8. Kleven, Henrik Jacobsen & Kreiner, Claus Thustrup, 2006. "The marginal cost of public funds: Hours of work versus labor force participation," Journal of Public Economics, Elsevier, vol. 90(10-11), pages 1955-1973, November.
    9. Moore, Timothy J., 2015. "The employment effects of terminating disability benefits," Journal of Public Economics, Elsevier, vol. 124(C), pages 30-43.
    10. Kevin S. Milligan & David A. Wise, 2011. "Social Security and Retirement around the World: Historical Trends in Mortality and Health, Employment, and Disability Insurance Participation and Reforms - Introduction and Summary," NBER Working Papers 16719, National Bureau of Economic Research, Inc.
    11. David Autor & Nicole Maestas & Kathleen Mullen & Alexander Strand, 2011. "Does Delay Cause Decay? The Effect of Administrative Decision Time on the Labor Force Participation and Earnings of Disability Applicants," Working Papers wp258, University of Michigan, Michigan Retirement Research Center.
    12. Michael P. Keane, 2011. "Labor Supply and Taxes: A Survey," Journal of Economic Literature, American Economic Association, vol. 49(4), pages 961-1075, December.
    13. Eric French & Jae Song, 2014. "The Effect of Disability Insurance Receipt on Labor Supply," American Economic Journal: Economic Policy, American Economic Association, vol. 6(2), pages 291-337, May.
    14. Espen Bratberg, 1999. "Disability Retirement in a Welfare State," Scandinavian Journal of Economics, Wiley Blackwell, vol. 101(1), pages 97-114, March.
    15. Campolieti, Michele & Riddell, Chris, 2012. "Disability policy and the labor market: Evidence from a natural experiment in Canada, 1998–2006," Journal of Public Economics, Elsevier, vol. 96(3), pages 306-316.
    16. Guido Imbens & Karthik Kalyanaraman, 2012. "Optimal Bandwidth Choice for the Regression Discontinuity Estimator," Review of Economic Studies, Oxford University Press, vol. 79(3), pages 933-959.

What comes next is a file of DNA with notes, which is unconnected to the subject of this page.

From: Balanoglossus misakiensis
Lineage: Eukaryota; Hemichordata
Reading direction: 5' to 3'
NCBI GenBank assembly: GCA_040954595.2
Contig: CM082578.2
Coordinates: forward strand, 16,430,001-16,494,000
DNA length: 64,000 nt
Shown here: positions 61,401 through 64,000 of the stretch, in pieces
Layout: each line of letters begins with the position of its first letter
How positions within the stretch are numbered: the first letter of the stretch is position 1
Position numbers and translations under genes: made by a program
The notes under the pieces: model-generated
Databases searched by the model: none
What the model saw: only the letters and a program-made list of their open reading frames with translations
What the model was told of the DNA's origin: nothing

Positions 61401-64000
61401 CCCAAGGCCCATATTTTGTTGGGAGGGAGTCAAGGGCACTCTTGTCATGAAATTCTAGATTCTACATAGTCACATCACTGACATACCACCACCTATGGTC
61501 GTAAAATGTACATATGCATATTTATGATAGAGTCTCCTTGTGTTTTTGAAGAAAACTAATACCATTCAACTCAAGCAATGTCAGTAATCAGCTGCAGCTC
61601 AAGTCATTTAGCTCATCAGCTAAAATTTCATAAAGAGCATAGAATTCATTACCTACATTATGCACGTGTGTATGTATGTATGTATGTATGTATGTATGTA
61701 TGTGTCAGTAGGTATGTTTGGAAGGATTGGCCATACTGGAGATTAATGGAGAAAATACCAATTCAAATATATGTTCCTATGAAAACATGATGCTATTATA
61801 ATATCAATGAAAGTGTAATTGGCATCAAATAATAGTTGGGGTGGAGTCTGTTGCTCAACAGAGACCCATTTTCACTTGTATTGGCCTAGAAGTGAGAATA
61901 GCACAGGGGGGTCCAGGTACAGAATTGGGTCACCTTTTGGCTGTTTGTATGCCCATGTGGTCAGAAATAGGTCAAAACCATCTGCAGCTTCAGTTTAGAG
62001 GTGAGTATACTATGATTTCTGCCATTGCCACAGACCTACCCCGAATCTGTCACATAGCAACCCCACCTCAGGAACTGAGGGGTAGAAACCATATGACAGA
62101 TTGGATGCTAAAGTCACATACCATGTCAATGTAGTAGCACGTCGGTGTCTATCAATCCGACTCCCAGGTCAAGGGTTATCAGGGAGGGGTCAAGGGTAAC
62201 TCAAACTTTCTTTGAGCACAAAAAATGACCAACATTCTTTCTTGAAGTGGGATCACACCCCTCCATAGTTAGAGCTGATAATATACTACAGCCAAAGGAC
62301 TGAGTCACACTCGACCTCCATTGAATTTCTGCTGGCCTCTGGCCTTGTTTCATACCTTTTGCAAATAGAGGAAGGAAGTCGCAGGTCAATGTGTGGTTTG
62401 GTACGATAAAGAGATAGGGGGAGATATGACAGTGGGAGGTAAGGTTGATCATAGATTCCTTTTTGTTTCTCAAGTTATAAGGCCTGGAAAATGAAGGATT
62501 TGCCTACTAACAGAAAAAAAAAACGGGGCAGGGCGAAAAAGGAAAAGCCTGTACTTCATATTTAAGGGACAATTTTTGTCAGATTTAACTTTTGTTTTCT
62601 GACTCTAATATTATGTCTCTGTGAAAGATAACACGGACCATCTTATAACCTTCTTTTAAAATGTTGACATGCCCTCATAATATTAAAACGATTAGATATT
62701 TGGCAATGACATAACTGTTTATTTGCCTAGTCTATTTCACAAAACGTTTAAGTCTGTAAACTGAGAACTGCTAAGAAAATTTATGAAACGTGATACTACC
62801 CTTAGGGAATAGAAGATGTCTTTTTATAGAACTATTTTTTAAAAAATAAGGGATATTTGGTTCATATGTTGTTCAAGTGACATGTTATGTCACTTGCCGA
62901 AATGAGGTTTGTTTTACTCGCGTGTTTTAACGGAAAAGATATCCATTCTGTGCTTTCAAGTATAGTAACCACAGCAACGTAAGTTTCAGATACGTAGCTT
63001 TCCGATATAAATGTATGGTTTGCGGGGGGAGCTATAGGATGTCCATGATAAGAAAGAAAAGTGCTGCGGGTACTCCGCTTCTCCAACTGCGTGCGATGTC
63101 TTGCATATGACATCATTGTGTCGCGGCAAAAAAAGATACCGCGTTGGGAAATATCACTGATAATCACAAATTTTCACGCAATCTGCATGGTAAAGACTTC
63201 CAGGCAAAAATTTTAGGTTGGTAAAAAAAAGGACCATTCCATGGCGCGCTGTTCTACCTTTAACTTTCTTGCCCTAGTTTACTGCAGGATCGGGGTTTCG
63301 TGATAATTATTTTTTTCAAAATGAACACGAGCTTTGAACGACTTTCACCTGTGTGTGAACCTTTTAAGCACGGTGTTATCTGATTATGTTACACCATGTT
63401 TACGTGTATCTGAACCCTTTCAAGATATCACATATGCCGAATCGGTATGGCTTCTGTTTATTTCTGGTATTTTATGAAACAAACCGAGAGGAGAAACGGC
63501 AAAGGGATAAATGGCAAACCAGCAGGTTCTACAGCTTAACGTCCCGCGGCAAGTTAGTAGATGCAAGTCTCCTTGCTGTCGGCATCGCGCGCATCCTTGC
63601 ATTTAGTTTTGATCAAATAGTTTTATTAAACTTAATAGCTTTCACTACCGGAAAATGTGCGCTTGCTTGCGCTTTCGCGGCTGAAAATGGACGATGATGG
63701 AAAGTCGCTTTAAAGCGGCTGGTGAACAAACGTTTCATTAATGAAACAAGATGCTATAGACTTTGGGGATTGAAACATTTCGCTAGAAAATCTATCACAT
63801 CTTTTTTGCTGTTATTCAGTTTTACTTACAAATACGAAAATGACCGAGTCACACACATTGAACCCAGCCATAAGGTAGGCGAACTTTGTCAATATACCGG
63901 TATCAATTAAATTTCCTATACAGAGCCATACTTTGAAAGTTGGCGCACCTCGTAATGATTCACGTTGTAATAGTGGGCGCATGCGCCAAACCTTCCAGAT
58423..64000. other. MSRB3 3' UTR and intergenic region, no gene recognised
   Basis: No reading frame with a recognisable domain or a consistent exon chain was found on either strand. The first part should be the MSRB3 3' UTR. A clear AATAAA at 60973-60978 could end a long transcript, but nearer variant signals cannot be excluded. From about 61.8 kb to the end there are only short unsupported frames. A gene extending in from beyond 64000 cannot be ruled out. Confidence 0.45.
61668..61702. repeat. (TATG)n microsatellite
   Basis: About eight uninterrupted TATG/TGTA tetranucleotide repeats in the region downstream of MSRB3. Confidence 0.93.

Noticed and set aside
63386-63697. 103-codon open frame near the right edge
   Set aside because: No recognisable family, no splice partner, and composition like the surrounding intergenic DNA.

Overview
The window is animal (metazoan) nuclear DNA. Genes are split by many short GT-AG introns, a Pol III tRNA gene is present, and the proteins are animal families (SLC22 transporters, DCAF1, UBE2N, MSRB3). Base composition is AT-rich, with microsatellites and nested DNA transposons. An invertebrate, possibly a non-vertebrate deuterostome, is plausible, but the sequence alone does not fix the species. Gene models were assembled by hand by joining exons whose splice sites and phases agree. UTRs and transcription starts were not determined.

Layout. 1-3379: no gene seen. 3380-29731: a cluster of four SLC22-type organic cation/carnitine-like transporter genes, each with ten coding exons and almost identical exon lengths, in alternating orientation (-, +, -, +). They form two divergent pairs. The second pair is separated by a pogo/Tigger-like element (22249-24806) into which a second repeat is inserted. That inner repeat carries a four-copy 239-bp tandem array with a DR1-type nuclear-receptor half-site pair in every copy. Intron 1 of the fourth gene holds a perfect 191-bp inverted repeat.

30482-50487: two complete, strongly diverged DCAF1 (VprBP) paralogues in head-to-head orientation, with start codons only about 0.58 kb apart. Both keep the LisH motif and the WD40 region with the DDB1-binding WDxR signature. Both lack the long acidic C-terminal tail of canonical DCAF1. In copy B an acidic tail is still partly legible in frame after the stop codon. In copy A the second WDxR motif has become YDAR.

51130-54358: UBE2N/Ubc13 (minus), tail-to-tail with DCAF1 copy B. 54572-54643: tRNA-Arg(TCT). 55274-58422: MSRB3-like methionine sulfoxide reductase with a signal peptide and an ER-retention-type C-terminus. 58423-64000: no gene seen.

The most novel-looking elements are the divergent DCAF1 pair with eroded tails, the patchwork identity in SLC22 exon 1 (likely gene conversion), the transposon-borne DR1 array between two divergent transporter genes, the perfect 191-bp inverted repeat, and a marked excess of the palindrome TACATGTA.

17. Lex Borghans & Anne C. Gielen & Erzo F. P. Luttmer, 2014. "Social Support Substitution and the Earnings Rebound: Evidence from a Regression Discontinuity in Disability Insurance Reform," American Economic Journal: Economic Policy, American Economic Association, vol. 6(4), pages 34-70, November.
    18. David H. Autor, 2015. "The unsustainable rise of the disability rolls in the United States: causes, consequences and policy options," Chapters, in: John Karl Scholz & Hyungypo Moon & Sang-Hyup Lee (ed.), Social Policies in an Age of Austerity, chapter 5, pages 107-136, Edward Elgar Publishing.
    19. Mari Rege & Kjetil Telle & Mark Votruba, 2009. "The Effect of Plant Downsizing on Disability Pension Utilization," Journal of the European Economic Association, MIT Press, vol. 7(4), pages 754-785, June.
    20. Parsons, Donald O, 1991. "The Health and Earnings of Rejected Disability Insurance Applicants: Comment," American Economic Review, American Economic Association, vol. 81(5), pages 1419-1426, December.
    21. Wilbert van der Klaauw, 2002. "Estimating the Effect of Financial Aid Offers on College Enrollment: A Regression-Discontinuity Approach," International Economic Review, Department of Economics, University of Pennsylvania and Osaka University Institute of Social and Economic Research Association, vol. 43(4), pages 1249-1287, November.